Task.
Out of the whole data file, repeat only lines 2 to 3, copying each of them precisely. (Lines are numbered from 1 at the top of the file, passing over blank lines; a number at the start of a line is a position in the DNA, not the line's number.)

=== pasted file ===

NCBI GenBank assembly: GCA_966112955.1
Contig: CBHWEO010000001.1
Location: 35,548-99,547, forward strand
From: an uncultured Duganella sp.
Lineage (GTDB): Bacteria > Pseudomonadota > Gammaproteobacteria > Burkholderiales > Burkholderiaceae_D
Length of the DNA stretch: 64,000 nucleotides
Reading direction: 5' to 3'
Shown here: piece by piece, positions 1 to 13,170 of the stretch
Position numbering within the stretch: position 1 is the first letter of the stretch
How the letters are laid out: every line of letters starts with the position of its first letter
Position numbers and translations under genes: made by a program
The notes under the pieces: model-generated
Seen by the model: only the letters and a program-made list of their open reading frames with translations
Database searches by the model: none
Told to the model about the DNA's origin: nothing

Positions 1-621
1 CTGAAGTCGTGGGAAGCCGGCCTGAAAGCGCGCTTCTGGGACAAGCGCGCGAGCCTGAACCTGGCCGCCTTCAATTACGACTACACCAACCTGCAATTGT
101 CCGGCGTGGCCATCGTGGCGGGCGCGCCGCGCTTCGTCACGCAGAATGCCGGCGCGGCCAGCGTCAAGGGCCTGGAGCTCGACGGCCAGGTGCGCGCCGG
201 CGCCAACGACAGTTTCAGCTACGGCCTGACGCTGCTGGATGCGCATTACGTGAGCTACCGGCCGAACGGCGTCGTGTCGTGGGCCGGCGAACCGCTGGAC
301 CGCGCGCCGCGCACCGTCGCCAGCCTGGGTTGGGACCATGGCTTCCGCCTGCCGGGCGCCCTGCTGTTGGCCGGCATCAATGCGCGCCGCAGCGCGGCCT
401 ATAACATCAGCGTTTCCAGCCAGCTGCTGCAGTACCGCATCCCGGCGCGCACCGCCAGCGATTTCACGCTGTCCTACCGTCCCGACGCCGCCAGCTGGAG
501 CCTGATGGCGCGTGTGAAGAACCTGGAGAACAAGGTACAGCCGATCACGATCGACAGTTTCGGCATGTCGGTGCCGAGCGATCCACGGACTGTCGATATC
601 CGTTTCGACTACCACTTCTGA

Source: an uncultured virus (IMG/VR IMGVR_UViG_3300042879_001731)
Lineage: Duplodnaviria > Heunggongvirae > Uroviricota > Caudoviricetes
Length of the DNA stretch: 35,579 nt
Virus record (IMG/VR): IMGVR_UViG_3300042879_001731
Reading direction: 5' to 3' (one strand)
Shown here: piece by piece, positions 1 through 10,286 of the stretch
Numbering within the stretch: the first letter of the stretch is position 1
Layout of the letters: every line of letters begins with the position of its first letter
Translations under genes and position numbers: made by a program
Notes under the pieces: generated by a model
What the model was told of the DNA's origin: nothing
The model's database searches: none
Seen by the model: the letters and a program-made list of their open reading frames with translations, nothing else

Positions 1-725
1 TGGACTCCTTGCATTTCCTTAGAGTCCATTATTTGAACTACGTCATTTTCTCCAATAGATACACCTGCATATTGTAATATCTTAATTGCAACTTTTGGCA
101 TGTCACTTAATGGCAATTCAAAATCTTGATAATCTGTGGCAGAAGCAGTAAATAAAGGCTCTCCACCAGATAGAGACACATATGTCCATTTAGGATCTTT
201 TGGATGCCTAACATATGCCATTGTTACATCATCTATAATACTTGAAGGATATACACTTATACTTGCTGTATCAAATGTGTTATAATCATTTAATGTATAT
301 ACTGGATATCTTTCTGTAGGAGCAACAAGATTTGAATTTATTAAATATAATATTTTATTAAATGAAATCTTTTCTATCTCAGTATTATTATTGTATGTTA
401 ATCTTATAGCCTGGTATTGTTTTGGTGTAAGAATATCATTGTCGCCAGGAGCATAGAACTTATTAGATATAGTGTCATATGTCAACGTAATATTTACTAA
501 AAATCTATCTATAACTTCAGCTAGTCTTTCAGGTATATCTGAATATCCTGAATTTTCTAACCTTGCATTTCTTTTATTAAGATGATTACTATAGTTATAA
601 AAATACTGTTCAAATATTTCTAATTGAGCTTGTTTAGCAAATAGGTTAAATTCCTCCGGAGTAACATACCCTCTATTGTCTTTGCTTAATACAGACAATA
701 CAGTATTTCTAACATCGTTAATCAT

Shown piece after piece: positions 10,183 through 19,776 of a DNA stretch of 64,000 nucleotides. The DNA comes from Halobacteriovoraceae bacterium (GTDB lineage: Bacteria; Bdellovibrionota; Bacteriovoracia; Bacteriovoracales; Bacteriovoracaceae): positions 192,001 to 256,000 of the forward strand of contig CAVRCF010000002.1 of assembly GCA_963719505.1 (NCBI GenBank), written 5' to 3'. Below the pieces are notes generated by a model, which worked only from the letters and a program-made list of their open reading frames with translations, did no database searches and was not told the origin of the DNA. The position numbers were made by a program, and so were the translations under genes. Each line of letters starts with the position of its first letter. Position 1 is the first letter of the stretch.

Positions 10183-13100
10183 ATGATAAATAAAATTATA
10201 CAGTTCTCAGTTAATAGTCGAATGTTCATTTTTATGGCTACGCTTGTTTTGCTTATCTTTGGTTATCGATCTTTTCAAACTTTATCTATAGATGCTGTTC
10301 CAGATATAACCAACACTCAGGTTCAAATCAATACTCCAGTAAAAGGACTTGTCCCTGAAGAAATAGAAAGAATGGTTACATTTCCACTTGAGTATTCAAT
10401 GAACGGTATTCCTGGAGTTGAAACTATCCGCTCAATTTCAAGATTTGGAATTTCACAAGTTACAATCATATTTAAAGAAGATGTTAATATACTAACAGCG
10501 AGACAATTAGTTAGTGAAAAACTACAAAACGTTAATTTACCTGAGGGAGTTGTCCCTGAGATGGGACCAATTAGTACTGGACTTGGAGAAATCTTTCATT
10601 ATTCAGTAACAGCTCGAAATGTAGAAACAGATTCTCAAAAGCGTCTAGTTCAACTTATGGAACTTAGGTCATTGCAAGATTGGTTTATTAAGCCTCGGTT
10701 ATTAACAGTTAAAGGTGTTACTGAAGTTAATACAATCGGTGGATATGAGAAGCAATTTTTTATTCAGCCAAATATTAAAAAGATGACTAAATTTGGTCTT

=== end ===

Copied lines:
Contig: CBHWEO010000001.1
Location: 35,548-99,547, forward strand